Supercharge your app's animation with View Transitions

View Transitions is an exciting new browser API that streamlines the process of animating between two page states. While the headline use case is page transitions, it can also be used for all sorts of animation in your app. In this talk, I’ll show how you can use this API to replace Svelte’s animation primitives — and beyond.


Hello, I'm Geoff, a Svelte maintainer and senior software engineer at OrderGroove.
Svelte transitions in animations.
Everybody loves them.
In fact, they're usually one of the top three reasons people fall in love with Svelte, right
next to simple state management and feeling superior about not having a virtual DOM.
There are seven built-in Svelte transitions and one built-in animation function, but today
we're going to focus on two, Flip and Crossfade.
We'll talk about why we need them in the first place, and how new browser capabilities might
provide an alternative.
Let's start with animate-flip.
This is a directive that you can use inside an each block to make reordering the elements
in that block smoother.
For example, look at this row of playing cards.
Clicking this button reorders them, but they abruptly jump to their new positions, and
it's hard to understand what playing card moved where.
But if I add animate flip to the individual DOM elements, they instead animate their new
position, which is much nicer.
It's worth noting that you do need to provide a key in your each loop, otherwise Svelte
can't tell which card moved where.
This is something you could implement in JavaScript, but you have to grab the DOM elements yourself
and it gets a bit mathy, so it's nice that Svelte makes it as simple as adding a single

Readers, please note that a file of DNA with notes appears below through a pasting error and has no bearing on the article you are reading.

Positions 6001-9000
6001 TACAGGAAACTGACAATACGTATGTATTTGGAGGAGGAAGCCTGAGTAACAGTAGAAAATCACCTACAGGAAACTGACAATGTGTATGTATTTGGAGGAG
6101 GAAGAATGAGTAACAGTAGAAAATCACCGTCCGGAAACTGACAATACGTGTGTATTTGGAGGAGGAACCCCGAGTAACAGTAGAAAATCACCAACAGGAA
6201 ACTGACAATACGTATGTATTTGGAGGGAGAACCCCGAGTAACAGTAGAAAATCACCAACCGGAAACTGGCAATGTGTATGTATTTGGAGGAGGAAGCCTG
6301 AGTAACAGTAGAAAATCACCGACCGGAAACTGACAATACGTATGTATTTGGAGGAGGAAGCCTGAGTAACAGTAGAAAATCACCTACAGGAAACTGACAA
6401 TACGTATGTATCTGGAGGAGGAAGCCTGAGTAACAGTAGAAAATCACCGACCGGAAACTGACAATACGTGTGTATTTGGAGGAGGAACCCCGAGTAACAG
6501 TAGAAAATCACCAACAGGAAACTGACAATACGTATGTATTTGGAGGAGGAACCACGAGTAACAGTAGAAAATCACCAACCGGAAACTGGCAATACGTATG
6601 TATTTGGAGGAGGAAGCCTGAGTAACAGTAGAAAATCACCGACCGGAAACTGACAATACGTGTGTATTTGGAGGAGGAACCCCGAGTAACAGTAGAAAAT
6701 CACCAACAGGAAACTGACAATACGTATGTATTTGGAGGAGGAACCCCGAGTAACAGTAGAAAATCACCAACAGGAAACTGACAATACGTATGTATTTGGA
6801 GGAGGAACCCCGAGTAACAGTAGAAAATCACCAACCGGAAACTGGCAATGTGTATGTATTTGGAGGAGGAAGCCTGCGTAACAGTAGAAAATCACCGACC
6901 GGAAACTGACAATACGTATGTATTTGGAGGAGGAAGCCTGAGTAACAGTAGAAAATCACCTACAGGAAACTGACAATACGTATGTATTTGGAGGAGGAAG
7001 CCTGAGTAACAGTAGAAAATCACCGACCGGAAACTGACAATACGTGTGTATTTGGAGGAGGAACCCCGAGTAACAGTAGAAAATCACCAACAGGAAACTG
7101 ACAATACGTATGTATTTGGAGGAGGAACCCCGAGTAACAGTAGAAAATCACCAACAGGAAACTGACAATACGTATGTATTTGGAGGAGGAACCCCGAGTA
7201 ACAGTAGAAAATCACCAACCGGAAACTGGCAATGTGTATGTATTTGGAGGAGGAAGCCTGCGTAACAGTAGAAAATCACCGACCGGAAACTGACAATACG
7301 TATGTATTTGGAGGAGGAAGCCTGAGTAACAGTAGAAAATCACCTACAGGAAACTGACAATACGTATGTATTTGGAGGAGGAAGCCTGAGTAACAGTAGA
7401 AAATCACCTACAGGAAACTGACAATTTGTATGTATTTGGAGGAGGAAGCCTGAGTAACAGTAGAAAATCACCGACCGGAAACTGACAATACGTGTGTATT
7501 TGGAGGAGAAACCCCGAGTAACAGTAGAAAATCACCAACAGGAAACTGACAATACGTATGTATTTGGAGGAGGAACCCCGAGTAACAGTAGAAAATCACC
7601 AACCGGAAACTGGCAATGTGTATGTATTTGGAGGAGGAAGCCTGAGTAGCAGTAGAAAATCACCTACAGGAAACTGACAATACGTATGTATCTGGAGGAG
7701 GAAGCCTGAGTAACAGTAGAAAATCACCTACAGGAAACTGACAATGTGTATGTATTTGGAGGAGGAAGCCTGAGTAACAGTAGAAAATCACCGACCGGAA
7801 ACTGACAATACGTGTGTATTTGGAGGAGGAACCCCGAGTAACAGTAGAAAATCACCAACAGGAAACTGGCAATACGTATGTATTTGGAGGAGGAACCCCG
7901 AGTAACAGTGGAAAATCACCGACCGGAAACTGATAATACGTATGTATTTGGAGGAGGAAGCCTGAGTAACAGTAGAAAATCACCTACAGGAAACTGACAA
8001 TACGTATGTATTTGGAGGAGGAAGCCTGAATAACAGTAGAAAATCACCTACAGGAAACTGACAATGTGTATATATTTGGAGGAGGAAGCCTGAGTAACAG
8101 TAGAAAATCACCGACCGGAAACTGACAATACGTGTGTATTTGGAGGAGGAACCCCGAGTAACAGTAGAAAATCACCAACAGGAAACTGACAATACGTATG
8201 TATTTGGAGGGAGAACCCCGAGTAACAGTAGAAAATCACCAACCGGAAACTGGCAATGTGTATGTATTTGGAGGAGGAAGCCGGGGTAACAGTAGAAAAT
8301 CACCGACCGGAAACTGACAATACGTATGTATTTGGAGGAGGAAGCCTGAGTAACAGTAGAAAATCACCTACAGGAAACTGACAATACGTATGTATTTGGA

But Svelte's flip only works in individual each blocks.
In this demo, you can also click a card to select it and move it to a separate row.
Here's what that looks like.
If I want that transition to be animated, I need to reach for a different tool, the
crossfade transition.
First, we call crossfade to get the pair of transitions, and then apply them to the elements
in each row.
where we apply it to the first row, and then the second. We pass a unique key so Svelte knows that
when we remove an element from here, it's the same as the element we're adding down here,
and should be animated to its new position. In this case, the key is the card's suit and rank,
so for this card, the key is the string 10 hearts. Once we apply the transition,
swapping the card will animate it to its new position.
And we can now shuffle between rows too.
If you haven't seen these before, go take a look at the official Svelte tutorial.
They are pretty fundamental bits of Svelte API,
so I'm not going to dwell on the particulars for much longer.
So Svelte's flip and crossfade directives were introduced in 2019.
Are there more options for animating UI states on the web in 2023?
Well, yes. Let's talk about the view transition API.
The View Transition API has been developed in Chrome for a while now.
You may have heard about it under its previous name, Shared Element Transitions.
According to the API explainer, it "makes it easy to change the DOM in a single step
while creating an animated transition between the two states."
Up to this point in browser history, we had the tools to animate individual elements,
but smoothly transitioning elements between two UI states was still a hard problem, and
And people often reach for libraries to solve it.
So this API introduces a new document method, startViewTransition.
When you call it, it will start a view transition and capture the current state of the page.
Inside a callback passed to the function, you update the DOM somehow.
And once you're finished, it will capture the new state of the page, and then smoothly
transition between the old and new states.
By default, it will fade the old state out while fading the new state in, but you can
customize the transition in CSS, just like you would any CSS animation. In addition,
this API also introduces a new "viewTransitionName" CSS property, and you'll see how we use this
in a bit. I'm barely scratching the surface here, so check out the official explainer
for a much more detailed rundown.
Let's look back at the demo we were working on before. How can we refactor this code to
use startViewTransition instead of Svelte's animateFlip and crossfade? I've reverted back
to before we added those functions, so we have a blank slate.
Let's look at the shuffle functionality.
To have shuffling trigger a view transition, we can wrap the actual state updates inside
of startViewTransition.
The browser then needs to know when the DOM has finished updating.
In Svelte, we can do that by awaiting the tick function.